Activists fear NUP detainees are capitulating after one 'writes' confession

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Activists fear NUP detainees are capitulating after one 'writes' confession
NUP supporters have spent three years in detention

MAKINDYE | One of the 28 Opposition National Unity Platform (NUP) political detainees has pleaded guilty to possession of military stores and treachery.

Asbert Nagwere told the General Court Martial in Makindye that he has "realised his mistake and involvement in the crime" and could have walked free on Monday if the military court had not adjourned the hearing.

"I do hereby plead guilty as per the charges and I've learnt that I shall not involve myself in crime again," he said in a May 20 handwritten letter bearing a thumbprint.

In the letter, Nagwere says he was "looking forward to the court's continued support". He will join Richard Nyombi, Shafik Ngobi, Kenneth Kamanya and Ronald Mayiga, who were released on April 15.

But for Olivia Lutaaya and the other 26 others, the counting of the days has gone from one to 1,113 as of Monday, May 27.

The court martial led by Brigadier-General Robert Freeman Mugabe adjourned Monday's bail hearing, citing red eye infection.

Human rights activists say Nagwere's capitulation raises concerns that the political prisoners have been driven to the end of their resolve.

"The detainees have been telling us how they’re approached to confess to crimes they didn’t commit," said Ms Agather Atuhaire, a lawyer and award winning rights activists who has visited the detainees in prison several times.

Ms Atuhaire, who visited Ms Lutaaya in prison on May 21, claimed that authorities were "forcing false confessions out of these poor people".

"I visited Olivia on Thursday, found her in good spirits considering how devastated she had left the GCM on April 15 when their fifth bail application was rejected," he said.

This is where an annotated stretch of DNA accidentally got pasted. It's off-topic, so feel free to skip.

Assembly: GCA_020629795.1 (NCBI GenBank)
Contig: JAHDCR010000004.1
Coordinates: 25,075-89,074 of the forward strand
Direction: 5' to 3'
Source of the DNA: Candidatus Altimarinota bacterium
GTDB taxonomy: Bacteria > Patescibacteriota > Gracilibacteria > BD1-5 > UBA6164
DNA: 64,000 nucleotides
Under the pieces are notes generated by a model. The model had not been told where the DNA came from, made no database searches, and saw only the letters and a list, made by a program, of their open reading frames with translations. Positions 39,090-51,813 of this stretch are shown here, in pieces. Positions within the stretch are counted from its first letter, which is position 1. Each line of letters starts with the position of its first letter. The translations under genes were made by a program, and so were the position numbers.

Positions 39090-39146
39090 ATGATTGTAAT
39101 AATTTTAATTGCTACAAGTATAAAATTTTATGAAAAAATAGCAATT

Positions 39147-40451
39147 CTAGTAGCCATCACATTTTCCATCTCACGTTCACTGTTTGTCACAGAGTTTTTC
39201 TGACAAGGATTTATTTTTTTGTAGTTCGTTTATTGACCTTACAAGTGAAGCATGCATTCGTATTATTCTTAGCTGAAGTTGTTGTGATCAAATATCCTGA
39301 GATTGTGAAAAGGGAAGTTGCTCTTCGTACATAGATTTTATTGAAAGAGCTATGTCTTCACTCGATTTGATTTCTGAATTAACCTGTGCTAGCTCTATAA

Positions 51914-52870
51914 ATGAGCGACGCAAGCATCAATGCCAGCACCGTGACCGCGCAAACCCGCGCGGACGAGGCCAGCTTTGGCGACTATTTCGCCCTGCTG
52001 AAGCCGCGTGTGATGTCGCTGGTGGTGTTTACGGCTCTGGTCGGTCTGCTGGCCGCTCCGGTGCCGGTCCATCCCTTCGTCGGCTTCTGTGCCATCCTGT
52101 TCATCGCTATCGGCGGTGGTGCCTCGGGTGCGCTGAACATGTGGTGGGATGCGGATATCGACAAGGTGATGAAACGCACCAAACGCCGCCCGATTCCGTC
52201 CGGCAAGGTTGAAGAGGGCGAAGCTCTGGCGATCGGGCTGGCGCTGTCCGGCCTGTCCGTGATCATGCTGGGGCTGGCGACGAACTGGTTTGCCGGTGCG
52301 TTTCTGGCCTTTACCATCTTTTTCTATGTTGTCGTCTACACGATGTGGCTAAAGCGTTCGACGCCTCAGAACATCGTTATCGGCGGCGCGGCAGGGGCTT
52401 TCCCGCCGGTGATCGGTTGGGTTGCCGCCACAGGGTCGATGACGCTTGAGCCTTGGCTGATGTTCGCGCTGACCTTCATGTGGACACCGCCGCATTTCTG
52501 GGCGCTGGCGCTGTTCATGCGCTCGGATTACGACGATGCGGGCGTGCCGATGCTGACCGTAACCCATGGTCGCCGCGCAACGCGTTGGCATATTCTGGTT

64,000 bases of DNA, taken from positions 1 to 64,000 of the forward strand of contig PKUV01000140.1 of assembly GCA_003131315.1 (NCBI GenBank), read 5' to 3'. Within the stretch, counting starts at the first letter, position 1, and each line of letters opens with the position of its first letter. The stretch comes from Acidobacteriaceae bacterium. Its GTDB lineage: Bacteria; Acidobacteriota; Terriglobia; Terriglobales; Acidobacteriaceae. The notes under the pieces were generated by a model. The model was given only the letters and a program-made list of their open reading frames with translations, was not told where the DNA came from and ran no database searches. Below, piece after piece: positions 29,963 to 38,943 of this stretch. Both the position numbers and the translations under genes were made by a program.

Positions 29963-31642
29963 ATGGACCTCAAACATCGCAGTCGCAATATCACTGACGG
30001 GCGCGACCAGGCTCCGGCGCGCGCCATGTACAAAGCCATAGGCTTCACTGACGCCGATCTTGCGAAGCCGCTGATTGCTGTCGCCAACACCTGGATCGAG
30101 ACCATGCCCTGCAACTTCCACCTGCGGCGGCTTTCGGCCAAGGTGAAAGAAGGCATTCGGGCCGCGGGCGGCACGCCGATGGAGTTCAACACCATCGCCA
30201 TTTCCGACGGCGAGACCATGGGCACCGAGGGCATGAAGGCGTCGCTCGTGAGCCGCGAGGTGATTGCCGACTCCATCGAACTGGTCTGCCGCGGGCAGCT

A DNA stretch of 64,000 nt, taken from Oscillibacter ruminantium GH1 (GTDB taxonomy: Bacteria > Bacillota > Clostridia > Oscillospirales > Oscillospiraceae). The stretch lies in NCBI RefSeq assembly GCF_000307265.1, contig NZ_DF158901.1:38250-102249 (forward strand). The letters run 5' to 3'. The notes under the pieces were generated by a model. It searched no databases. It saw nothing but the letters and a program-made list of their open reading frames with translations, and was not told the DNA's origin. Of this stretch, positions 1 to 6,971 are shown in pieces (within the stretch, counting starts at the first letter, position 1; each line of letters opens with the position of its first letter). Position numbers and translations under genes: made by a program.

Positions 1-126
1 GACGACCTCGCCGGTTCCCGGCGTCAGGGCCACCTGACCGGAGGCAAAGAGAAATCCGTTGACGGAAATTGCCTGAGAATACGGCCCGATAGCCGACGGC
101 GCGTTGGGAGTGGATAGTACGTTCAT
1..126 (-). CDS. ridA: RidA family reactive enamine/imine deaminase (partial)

"It looks like she has resigned herself to her fate. She even thinks it’s not worth it for the lawyers to bother applying for bail again."

NUP said the political prisoners have been on remand at Kitalya and Luzira prisons "where they are enduring political persecution with the military court acting as an enabler of injustice".

Reports say Ms Olivia Lutaaya has given up on justice after five attempts to get bail failed,

The Opposition party said it had sent its welfare team and sureties of the detained suspects to Makindye but that they were denied access to the court martial premises.

"We continue to demand for the release of all our detained and disappeared comrades," the party posted on X, formerly Twitter.

Agora, a digital public square promoting human rights, rublic accountability and social justice, said it was disappointing that the military court had promised a swift resolution when it first charged 32 NUP supporters in 2021.

The civic nonprofit organisation that is led by rights activists Atuhaire, Godwin Toko and Jimmy Spire Ssentongo, among others, said it is "outrageous that they have spent all these years separated from their families."

Mr Toko said the detainees have now "spent about half of Idi Amin’s entire reign in jail".

President Amin ruled Uganda between 1971 and 1979.

The NUP detainees include Yasin Ssekitoleko aka Machete, Robert Christopher Rugumayo, Muhydin Kakooza Sanya, Patrick Mwase, and Abdu Matovu.

Others are Ronald Kijambo, Sharif Kalanzi, Joseph Muwonge, Mesach Kiwanuka, Abdullah Kintu, Umar Emma Kati, and Musa Kavuma.

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